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How to Calculate Probate Fees in Nova Scotia

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    Probate is the legal process that validates wills for individuals who have passed away. It also involves accepting executors to their roles so estates can be settled. Probate is not always required, though it is more likely if the person who has passed away died without a will (intestate). 

    In this article, we’ll look at probate and estate administration in Nova Scotia, how probate fees are calculated in Nova Scotia, and ways to lower potential probate fees.

    ↓ Jump to our probate fee calculator

    Key takeaways

    • Probate is the process of legally accepting a will and appointing someone as executor or administrator
    • In Nova Scotia, probate isn’t mandatory. Probate is more likely for estates with solely owned assets, large or complex estates or estates without a will
    • Probate fees are paid out of the estate
    • Nova Scotia has a tiered probate fee system based on the total value of the estate, so estates that are higher value pay higher probate fees

    What are probate fees?

    Probate fees, sometimes referred to as probate taxes or estate administration taxes, are paid to the probate court when someone — typically the executor — submits an application for a grant of probate as part of the estate settlement process.

    Who is responsible for paying probate fees?

    Probate fees are paid out of the estate’s assets. If the estate has sufficient liquid assets, the executor may use these funds to pay the probate fees directly. If not, they may need to explore other options, such as obtaining a loan from the estate or a beneficiary. This borrowed amount would later be repaid using assets from the estate once the probate process is complete.

    How much are probate fees in Nova Scotia?

    Probate fees in Nova Scotia are applied through a tiered system based on the total value of the estate. Outlined in section 87(2) of the Probate Act, the fee tiers are broken down as follows:

    Value of Estate Probate Fee
    $10,000 or less $85.60
    Over $10,000 to $25,000 $215.20
    Over $25,000 to $50,000 $358.15
    Over $50,000 to $100,000 $1002.65
    Over $100,000 $1002.65 + $16.95 for every $1,000 or fraction thereof above $100,000

    These Nova Scotia probate fees are valid as of April 2024. Accessed from the Government of Nova Scotia.

    🧮 Example of calculating probate fees A resident of Nova Scotia has passed away. In their will, they name their spouse as executor and leave most of their estate to their spouse, with some gifts for other family and friends. The value of their estate is $902,000.

    If their estate requires probate, this is how it will be calculated:

    = 1002.65 + (((902000 - 100000) ÷ 1000) × 16.95)

    = 1002.65 + ((802000 ÷ 1000) × 16.95)

    = 1002.65 + (802 × 16.95)

    = 1002.65 + 13593.90

    = 14,596.55

    The total probate fee payable to the court when submitting the probate application would be $14,596.55

    Nova Scotia probate fee calculator

    Nova Scotia Probate Fee Calculator

    Input a few details, and our Nova Scotia Probate Tax Calculator will provide an estimated probate tax amount for the estate.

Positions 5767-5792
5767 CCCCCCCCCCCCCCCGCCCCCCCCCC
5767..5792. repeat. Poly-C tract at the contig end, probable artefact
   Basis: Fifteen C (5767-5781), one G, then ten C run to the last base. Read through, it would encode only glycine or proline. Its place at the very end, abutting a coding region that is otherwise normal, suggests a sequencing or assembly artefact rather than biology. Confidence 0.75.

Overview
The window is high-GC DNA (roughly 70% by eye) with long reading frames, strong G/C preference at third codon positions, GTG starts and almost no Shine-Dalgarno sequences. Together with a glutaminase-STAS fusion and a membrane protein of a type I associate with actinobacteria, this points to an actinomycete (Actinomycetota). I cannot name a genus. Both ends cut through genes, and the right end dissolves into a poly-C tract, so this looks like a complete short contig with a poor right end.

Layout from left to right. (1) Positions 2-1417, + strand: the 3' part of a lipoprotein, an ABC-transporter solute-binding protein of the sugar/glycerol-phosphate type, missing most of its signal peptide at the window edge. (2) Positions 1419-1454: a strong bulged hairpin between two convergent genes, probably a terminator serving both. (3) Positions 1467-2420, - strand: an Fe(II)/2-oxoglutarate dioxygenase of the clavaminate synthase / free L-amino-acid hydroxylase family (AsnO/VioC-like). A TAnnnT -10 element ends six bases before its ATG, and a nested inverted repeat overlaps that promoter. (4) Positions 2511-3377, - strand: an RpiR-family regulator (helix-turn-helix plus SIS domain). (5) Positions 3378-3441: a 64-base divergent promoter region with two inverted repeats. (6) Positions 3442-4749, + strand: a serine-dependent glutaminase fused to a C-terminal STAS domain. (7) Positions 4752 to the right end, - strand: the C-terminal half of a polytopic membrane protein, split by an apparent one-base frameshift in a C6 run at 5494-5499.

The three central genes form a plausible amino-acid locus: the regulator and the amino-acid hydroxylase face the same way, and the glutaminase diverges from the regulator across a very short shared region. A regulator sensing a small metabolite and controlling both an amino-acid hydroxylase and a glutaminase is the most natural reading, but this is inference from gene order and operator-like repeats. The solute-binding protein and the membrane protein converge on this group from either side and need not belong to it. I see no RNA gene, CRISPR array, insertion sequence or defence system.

How do I avoid probate fees in Nova Scotia?

    Remember, not all wills have to go through probate in Nova Scotia. A will might not need probate if any of the following apply:

    If you're unsure if these fit your situation, making a smart estate plan can help with avoiding probate fees. This can include:

    1. Make a will: Without a will, probate is almost certain because the courts will need to appoint an estate administrator. Making a valid will helps avoid probate and protect your loved ones. This is crucial for common law partners, especially, because Nova Scotia does not recognize common law partners as “spouses” who can automatically inherit under intestates laws.
    2. In appropriate circumstances, add a joint owner to your assets: Jointly owned assets skip probate and go straight to the surviving owner(s).
    3. Designate beneficiaries on your life insurance and registered accounts: By naming beneficiaries for RRSPs, RRIFs, etc., these assets avoid probate. 
    4. Keep your will updated: Ensure your will is up to date with your current assets and choices for executors, beneficiaries, guardians, and more. This helps accurately value your estate and avoid probate.

    ✏️ Update your will for free →

    Preparing your estate for the future

    Planning for what happens to your assets after you're gone is important, especially in Nova Scotia, where probate fees are calculated using a tiered system. 

    Making your estate plan not only allows you to dictate who receives your belongings or looks after your children. It also minimizes your family’s stress during probate if your estate needs to be probated in the future. 

    Creating your will, power of attorney documents, and asset list allows you to keep records of your wishes, assets and debts and can streamline the probate process and potentially lower fees in the future. 

    And you can do it all easily and affordably on an online will platform like Willful.

    Plan for everything. Start your documents today →

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